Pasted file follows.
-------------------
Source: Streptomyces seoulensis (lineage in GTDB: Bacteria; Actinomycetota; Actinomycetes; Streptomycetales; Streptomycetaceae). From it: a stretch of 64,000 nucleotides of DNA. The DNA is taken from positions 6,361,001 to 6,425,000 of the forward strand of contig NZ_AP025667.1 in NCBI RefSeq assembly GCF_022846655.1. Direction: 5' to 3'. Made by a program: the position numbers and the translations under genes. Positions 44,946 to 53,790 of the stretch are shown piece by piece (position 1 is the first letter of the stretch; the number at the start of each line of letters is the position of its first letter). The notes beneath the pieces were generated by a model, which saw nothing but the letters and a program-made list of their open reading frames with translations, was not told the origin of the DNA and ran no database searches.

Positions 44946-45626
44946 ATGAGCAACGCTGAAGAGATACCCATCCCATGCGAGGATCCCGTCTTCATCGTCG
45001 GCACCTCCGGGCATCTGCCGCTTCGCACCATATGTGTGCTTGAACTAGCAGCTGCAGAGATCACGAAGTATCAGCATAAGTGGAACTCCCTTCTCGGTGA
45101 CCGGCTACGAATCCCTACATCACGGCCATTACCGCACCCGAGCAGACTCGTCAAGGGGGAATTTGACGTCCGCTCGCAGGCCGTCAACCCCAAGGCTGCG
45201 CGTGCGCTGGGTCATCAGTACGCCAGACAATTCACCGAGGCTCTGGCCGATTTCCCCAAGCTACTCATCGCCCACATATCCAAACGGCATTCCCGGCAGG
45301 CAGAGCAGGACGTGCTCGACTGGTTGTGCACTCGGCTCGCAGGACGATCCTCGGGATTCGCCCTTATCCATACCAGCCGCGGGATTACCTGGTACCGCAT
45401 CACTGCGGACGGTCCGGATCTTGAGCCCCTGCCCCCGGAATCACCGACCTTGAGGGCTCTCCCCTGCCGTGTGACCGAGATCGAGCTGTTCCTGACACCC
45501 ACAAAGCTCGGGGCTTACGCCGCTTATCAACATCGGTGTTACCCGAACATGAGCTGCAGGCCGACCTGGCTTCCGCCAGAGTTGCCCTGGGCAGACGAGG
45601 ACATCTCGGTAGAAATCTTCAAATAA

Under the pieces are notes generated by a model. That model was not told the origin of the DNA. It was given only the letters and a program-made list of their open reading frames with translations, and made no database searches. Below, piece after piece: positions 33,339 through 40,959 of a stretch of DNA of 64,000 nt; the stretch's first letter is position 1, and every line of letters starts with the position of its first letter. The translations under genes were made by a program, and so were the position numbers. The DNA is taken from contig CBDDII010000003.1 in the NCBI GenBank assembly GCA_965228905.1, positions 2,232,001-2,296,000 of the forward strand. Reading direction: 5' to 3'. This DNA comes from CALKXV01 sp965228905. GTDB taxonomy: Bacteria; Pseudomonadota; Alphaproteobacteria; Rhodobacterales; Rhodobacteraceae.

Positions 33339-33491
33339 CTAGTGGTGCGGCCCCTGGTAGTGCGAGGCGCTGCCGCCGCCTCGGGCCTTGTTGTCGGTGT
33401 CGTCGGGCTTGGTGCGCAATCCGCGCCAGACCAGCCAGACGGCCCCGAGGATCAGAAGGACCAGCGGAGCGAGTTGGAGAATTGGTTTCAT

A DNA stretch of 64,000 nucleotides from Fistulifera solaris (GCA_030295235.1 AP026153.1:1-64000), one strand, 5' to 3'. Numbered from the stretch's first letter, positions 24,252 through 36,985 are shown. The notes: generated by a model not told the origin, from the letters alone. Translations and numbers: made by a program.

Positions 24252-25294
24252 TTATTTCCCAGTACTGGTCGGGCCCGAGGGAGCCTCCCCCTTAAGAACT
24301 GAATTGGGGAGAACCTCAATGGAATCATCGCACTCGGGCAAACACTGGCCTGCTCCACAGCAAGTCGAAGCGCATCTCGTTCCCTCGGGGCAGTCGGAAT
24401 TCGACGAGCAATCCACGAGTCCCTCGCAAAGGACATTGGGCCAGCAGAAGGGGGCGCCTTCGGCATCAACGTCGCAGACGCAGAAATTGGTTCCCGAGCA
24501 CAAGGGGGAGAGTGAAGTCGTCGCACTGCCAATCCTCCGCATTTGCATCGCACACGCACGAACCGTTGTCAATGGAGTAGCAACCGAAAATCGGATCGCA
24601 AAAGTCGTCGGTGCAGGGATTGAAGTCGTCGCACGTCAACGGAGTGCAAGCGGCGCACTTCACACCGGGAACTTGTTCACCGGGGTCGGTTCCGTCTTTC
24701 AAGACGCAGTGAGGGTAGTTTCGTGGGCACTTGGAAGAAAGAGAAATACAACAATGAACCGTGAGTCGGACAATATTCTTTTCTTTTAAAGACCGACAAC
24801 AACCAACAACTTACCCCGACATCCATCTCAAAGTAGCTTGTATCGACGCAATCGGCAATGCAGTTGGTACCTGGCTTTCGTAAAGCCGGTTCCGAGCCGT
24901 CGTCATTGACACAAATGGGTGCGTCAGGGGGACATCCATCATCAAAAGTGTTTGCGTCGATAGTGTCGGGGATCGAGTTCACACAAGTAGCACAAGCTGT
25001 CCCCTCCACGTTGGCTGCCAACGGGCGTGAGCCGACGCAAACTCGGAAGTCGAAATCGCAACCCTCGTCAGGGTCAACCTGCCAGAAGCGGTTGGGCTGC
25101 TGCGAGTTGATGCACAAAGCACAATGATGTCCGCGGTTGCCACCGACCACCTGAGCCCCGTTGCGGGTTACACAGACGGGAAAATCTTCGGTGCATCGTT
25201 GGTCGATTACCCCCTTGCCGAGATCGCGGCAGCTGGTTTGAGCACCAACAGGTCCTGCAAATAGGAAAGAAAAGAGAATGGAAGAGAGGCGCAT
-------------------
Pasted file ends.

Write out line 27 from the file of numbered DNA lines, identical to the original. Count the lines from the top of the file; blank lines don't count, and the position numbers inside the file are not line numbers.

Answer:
25201 GGTCGATTACCCCCTTGCCGAGATCGCGGCAGCTGGTTTGAGCACCAACAGGTCCTGCAAATAGGAAAGAAAAGAGAATGGAAGAGAGGCGCAT